Is your Business Stuck in a Rut?

On December 29, 2015

Is your Business Stuck in a Rut?

Quantitative analyst is drawing different charts on the glass screen. A concept of professional financial consulting services.As 2016 is quickly approaching, you may find yourself reflecting on the trajectory of your business. Maybe yours is right on track. If so, great! Unfortunately, many businesses are stuck in a rut. If you are unhappy with the current state of your business, look at this five-point checklist for some ideas for getting it out of that rut and pointed in the right direction.
What do your financials look like?
Unless you are an accountant, you probably don’t love spending quality time with your financials. We strongly recommend you do it anyway. Pour yourself a beverage (not too strong), shut the door, and dig in for an hour. Look for patterns and trends. See if the numbers move the way you would expect them to given how the year actually went. Take notes of any things that don’t make sense, one or two things that look like good news, and one or two things that you would like to improve upon. Then, try to explain them to someone. Maybe your spouse, a friend or even your dog. This little exercise will force your brain to process the information a little more carefully. By the time you are done you should have a hand full of data-driven action items that can be used to improve your business.

 

Get an outside pair of eyes to look at your business.
A lot of small business owners we talk with eat, sleep and breathe their business. They are intimately involved in the day-to-day operations of the company. For obvious reasons, owners are usually the most vested person on staff, taking on huge swaths of responsibility.This produces a large amount of value for the business, but everyone is familiar with the expression, “he can’t see the forest for the trees”. And it’s true, an unbiased observer can almost always identify “obvious” inefficiencies or opportunities that go completely unnoticed by the person working most closely with a situation. Invite a trusted friend to shadow you for the day (preferably that friend who tells you when there is spinach in your teeth). Encourage them to ask you questions about what they see. Pay attention to those questions, there may be opportunities hidden within them.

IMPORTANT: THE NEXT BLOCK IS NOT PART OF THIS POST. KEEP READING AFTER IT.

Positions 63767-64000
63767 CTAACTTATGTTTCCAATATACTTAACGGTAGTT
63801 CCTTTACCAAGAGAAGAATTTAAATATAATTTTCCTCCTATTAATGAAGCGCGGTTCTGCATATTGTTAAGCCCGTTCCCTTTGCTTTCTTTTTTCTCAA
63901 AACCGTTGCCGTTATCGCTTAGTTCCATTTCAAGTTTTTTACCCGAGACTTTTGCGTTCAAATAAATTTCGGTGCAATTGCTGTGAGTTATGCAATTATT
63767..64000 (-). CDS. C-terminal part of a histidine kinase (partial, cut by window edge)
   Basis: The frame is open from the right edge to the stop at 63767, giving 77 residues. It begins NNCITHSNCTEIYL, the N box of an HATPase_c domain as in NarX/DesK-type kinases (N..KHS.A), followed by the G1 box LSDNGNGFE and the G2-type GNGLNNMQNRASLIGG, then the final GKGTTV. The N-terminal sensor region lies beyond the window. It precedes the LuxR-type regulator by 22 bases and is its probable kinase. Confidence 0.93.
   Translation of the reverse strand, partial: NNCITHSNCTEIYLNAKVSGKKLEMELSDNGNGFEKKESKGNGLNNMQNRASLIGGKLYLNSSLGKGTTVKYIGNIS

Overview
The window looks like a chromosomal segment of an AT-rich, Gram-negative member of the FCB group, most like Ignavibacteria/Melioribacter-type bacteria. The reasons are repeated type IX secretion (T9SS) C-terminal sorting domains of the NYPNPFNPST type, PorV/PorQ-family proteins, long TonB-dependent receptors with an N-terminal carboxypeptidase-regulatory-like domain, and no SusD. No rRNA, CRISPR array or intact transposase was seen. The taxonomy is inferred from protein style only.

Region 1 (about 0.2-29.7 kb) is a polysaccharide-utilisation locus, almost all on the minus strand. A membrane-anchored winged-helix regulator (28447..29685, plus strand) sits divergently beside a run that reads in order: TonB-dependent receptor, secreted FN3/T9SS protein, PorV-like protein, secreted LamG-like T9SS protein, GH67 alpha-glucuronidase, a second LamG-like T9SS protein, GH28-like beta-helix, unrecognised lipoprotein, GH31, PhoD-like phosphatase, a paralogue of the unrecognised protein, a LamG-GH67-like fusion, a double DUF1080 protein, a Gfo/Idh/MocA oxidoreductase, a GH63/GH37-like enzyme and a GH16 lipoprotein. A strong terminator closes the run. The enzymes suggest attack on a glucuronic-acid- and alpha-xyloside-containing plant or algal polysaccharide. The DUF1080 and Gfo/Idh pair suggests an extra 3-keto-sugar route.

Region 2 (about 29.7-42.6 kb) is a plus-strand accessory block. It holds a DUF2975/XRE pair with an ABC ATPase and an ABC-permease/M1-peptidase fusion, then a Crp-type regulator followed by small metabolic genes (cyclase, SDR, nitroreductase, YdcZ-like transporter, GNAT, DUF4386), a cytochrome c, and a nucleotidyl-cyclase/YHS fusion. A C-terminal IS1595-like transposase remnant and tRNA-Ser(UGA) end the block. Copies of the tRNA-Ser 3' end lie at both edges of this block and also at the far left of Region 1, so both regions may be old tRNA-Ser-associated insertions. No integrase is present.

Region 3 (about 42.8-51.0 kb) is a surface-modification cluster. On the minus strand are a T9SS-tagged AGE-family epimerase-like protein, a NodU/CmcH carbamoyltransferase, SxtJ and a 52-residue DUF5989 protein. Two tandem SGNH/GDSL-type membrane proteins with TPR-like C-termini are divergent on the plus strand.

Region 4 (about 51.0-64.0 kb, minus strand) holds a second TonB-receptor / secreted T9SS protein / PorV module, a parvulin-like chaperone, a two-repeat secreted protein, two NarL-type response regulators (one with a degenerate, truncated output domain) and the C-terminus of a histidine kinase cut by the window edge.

Identify and question your ‘sacred cows’
This popular idiom goes back centuries and spans several languages. As Wikipedia says, a “sacred cow is a figure of speech for something considered immune from question or criticism, especially unreasonably so.” Every organization has them, and they’re not all bad. Some may even be tied to the company’s mission or vision, but most are just getting in the way. Identify your organization’s “sacred cows”, question whether they are critical to your mission or are keeping you from it, and clear them out of your way.

 

Narrow your focus
As companies progress through time, they tend to broaden their scope. That is because, as opportunities come up, good business people take advantage of them. Many are familiar with a massive manufacturer that began to offer financing to its customers and created its own bank. Or more simply, imagine an ice cream shop that starts selling baked goods in order to stay open through the winter. Sometimes those new opportunities are very profitable, but they do shift finite resources away from the company’s primary product or service. We encourage entrepreneurs to assess their product and service offerings, identify their “secret sauce”, and consider spinning off or winding down anything that does not directly support or strengthen their brand.

 

Set goals
It’s nearly impossible to be aware you are out of a rut without setting goals. The key is to set realistic and measurable goals so that a year from now you can analyze the impact of the changes you have made. Spend a day or two with your management team or a trusted advisor and clarify your vision for the company. Set a handful of specific goals that will bring that vision closer into being and identify the action steps required to achieve those goals. Finally, make someone responsible for managing or completing those action steps by a certain date. By this time next year, you will be in a better position to make even more decisions to better your company.

  • By Makenzie Meier  0 Comments   

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